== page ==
Much has been said about Michael Vick’s return to
the NFL after serving 18 months in a federal prison for dog fighting.
And I don’t have too much more to add to the discussion. As a pet
owner, I cringe at the thought of someone torturing puppies. At
the same time, there are many people in this world that are not
treated as well as dogs. And not so long ago, this country used
dogs as a weapon to torture other people.
I’d imagine that Vick has had more than ample time
to ponder over his poor life choices, and the stupidity and cruelty
that cost him a $130 million contract with the Atlanta Falcons.
The Philadelphia Eagles are giving him a second chance, and I guess
that’s their decision.
But there are thousands, no, millions, of everyday
people who have served their time and paid their debt to society,
yet they can’t get a minimum wage job flipping burgers. They need
a second chance just to survive.
This army of lost men and women is unable to support
their families and become productive members of society because
society will not let them. They wear a scarlet “F” for felon on
their shirt. And they are punished not only for the crimes they
committed. They receive extra punishment above and beyond their
sentence, in the form of life, career and educational opportunities
from which they are forever barred. A person with a criminal record
cannot work in certain occupations, is ineligible for certain college
tuition loans, and may not qualify for public housing and other
public welfare benefits. That is the sign of a society built on
vengeance and retribution, rather than rehabilitation. It is what
some observers call a public banishment or civil death. Society
has cast out the individual in a sense - unable to fully participate
in a free society after regaining freedom, remaining a virtual prisoner
even after the bars are removed.
And what has all of this punishment for punishment’s
sake actually done for America? The tough on crime approach has
helped the careers of some politicians, but surely it hasn’t made
us any safer. I suppose there are some crimes that merit prison
time, and people must be held accountable for the harm they do.
But there are few creative, constructive forms of alternative punishment
that make the community whole and make the prisoner a better individual.
the same time, the U.S. has an overdependence on incarceration,
if not an addiction to it. The nation uses prison bars as its primary
method of social control, and as a way to earn profits, too. The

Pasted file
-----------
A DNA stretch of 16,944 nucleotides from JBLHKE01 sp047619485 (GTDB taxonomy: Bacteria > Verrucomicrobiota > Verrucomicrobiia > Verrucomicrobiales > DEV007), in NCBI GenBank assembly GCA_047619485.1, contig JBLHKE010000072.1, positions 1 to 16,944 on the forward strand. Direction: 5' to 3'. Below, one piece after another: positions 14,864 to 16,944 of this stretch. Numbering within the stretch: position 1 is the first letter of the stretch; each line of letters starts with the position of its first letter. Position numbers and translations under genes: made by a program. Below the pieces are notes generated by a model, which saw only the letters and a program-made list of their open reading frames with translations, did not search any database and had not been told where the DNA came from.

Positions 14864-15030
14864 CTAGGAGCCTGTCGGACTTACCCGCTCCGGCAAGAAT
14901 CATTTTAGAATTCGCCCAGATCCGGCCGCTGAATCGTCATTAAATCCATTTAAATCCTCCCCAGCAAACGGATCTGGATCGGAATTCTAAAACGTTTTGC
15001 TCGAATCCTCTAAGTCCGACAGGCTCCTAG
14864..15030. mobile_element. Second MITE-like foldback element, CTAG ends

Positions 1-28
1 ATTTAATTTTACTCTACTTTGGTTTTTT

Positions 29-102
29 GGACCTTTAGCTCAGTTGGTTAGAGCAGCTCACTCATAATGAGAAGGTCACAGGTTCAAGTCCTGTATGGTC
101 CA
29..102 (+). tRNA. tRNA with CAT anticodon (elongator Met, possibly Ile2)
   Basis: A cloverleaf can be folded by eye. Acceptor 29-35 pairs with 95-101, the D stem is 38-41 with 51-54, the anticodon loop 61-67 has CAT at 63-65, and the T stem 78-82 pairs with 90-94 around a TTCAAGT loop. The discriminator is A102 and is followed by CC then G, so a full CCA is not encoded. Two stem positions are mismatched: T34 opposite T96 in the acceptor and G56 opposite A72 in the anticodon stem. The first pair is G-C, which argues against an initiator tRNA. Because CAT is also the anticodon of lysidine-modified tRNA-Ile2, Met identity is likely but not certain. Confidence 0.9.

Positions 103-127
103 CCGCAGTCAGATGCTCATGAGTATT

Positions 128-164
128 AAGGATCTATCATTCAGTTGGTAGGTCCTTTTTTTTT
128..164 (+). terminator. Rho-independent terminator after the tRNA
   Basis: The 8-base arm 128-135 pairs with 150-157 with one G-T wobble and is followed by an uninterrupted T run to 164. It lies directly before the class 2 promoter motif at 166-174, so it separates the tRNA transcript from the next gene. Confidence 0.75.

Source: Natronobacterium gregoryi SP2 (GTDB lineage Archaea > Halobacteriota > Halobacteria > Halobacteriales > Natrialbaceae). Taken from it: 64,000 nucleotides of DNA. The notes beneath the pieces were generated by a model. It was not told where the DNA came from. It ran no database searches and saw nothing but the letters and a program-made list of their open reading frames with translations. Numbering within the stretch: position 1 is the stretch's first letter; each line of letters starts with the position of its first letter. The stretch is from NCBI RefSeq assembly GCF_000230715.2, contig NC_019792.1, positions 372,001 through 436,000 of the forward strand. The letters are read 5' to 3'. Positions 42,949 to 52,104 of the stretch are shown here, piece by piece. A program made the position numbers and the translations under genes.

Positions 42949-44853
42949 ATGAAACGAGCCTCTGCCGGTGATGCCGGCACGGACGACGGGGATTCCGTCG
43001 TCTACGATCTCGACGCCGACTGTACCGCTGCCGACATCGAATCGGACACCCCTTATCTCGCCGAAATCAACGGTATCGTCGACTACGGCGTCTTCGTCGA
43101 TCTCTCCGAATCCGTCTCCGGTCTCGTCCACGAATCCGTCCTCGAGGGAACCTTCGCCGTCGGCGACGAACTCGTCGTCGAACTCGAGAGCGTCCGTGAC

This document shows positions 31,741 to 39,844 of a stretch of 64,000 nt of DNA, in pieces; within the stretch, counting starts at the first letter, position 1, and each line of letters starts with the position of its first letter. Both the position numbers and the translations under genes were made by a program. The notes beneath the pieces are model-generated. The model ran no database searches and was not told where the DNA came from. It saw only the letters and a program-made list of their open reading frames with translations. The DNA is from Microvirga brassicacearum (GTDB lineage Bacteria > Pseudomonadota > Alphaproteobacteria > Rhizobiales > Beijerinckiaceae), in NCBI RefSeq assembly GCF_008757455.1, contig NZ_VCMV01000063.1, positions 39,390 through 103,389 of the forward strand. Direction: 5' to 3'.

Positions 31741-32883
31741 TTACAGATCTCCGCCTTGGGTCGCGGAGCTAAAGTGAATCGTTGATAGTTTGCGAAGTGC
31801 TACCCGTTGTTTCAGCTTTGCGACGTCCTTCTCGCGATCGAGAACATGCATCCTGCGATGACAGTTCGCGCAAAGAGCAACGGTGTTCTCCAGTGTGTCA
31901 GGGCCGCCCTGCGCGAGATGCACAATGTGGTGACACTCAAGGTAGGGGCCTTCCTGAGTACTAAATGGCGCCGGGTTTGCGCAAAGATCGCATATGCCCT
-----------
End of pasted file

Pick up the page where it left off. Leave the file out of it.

so-called “land of the free” has the most prisoners - in absolute
numbers and per capita - in the world. One in four of the world’s
prisoners are locked up in a nation with only 5% of the world’s
population. Brutal dictatorships and repressive communist regimes
don’t even come close.
Broken schools, poor healthcare and early childhood
development, and the disappearance of jobs prepare many poor children
for little else than a cradle-to-prison pipeline. Prison walls do
not create nurturing environments, but more proficient criminals,
who during their lives walk through a revolving prison door. Many
are imprisoned for nonviolent, drug-related offenses for longer
and longer periods of time. Three-strikes laws and other draconian
sentencing schemes are way out of proportion to the crimes committed.
The consequences of over-punishment are seen across
the country, as states in need of cash cannot afford their ballooning
prison budgets. In California, a federal court has ordered the state
to reduce its overcrowded prison population by 40,000
inmates. If so many inmates are to be released, it makes you realize that many of them
probably shouldn’t have been in there in the first place.
America’s reliance on punishment only serves to break
up families and communities, rarely helping to rebuild them or those
who have served their time. Many would be surprised to know that
the right to vote, a cherished right of citizenship, is denied to
5.3 million Americans with felony convictions. These felony disenfranchisement laws are a holdover from the Jim Crow
era, a time filled with all sorts of bad intentions. This madness
must stop, and Senator Russell Feingold (D-WI) and Representative
John Conyers (D-MI) have introduced legislation to restore voting rights in federal elections to millions of disenfranchised
people. How do you expect ex-felons to become productive citizens
when they can’t find a job, can’t afford to better themselves through
education, and can’t even vote?
Some are behind bars for the crimes they have committed.
Others are there for crimes they did not commit. Either way, when
they return to the street, the punishment continues. Punishment
on top of punishment does not work, and we have to build up the
formerly incarcerated so they do not fall down again. We have to
ensure that they have the opportunity to contribute as full-fledged
members of society.
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3 , 2009
published every Thursday
Bill Fletcher, Jr.
Est. April 5, 2002
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